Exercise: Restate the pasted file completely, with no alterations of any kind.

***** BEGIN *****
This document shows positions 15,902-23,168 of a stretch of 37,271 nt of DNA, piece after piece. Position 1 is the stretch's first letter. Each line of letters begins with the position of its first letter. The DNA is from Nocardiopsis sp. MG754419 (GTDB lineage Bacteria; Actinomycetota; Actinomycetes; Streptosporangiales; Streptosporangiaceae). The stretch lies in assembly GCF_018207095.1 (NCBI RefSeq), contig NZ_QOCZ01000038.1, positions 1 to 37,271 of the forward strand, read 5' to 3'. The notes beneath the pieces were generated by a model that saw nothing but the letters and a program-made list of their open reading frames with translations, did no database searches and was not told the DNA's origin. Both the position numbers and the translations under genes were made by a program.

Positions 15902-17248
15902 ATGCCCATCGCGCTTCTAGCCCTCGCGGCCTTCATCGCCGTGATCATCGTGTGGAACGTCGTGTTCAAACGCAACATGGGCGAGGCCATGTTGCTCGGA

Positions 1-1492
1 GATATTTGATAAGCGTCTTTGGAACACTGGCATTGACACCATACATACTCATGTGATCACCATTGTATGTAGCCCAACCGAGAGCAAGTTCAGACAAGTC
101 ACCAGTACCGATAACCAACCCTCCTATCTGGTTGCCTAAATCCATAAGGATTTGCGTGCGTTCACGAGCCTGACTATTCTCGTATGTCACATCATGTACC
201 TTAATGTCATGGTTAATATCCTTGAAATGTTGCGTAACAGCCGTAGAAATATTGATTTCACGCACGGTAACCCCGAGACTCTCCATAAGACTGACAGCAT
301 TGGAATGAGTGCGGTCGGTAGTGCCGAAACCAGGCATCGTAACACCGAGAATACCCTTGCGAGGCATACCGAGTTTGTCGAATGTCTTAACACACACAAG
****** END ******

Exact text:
This document shows positions 15,902-23,168 of a stretch of 37,271 nt of DNA, piece after piece. Position 1 is the stretch's first letter. Each line of letters begins with the position of its first letter. The DNA is from Nocardiopsis sp. MG754419 (GTDB lineage Bacteria; Actinomycetota; Actinomycetes; Streptosporangiales; Streptosporangiaceae). The stretch lies in assembly GCF_018207095.1 (NCBI RefSeq), contig NZ_QOCZ01000038.1, positions 1 to 37,271 of the forward strand, read 5' to 3'. The notes beneath the pieces were generated by a model that saw nothing but the letters and a program-made list of their open reading frames with translations, did no database searches and was not told the DNA's origin. Both the position numbers and the translations under genes were made by a program.

Positions 15902-17248
15902 ATGCCCATCGCGCTTCTAGCCCTCGCGGCCTTCATCGCCGTGATCATCGTGTGGAACGTCGTGTTCAAACGCAACATGGGCGAGGCCATGTTGCTCGGA

Positions 1-1492
1 GATATTTGATAAGCGTCTTTGGAACACTGGCATTGACACCATACATACTCATGTGATCACCATTGTATGTAGCCCAACCGAGAGCAAGTTCAGACAAGTC
101 ACCAGTACCGATAACCAACCCTCCTATCTGGTTGCCTAAATCCATAAGGATTTGCGTGCGTTCACGAGCCTGACTATTCTCGTATGTCACATCATGTACC
201 TTAATGTCATGGTTAATATCCTTGAAATGTTGCGTAACAGCCGTAGAAATATTGATTTCACGCACGGTAACCCCGAGACTCTCCATAAGACTGACAGCAT
301 TGGAATGAGTGCGGTCGGTAGTGCCGAAACCAGGCATCGTAACACCGAGAATACCCTTGCGAGGCATACCGAGTTTGTCGAATGTCTTAACACACACAAG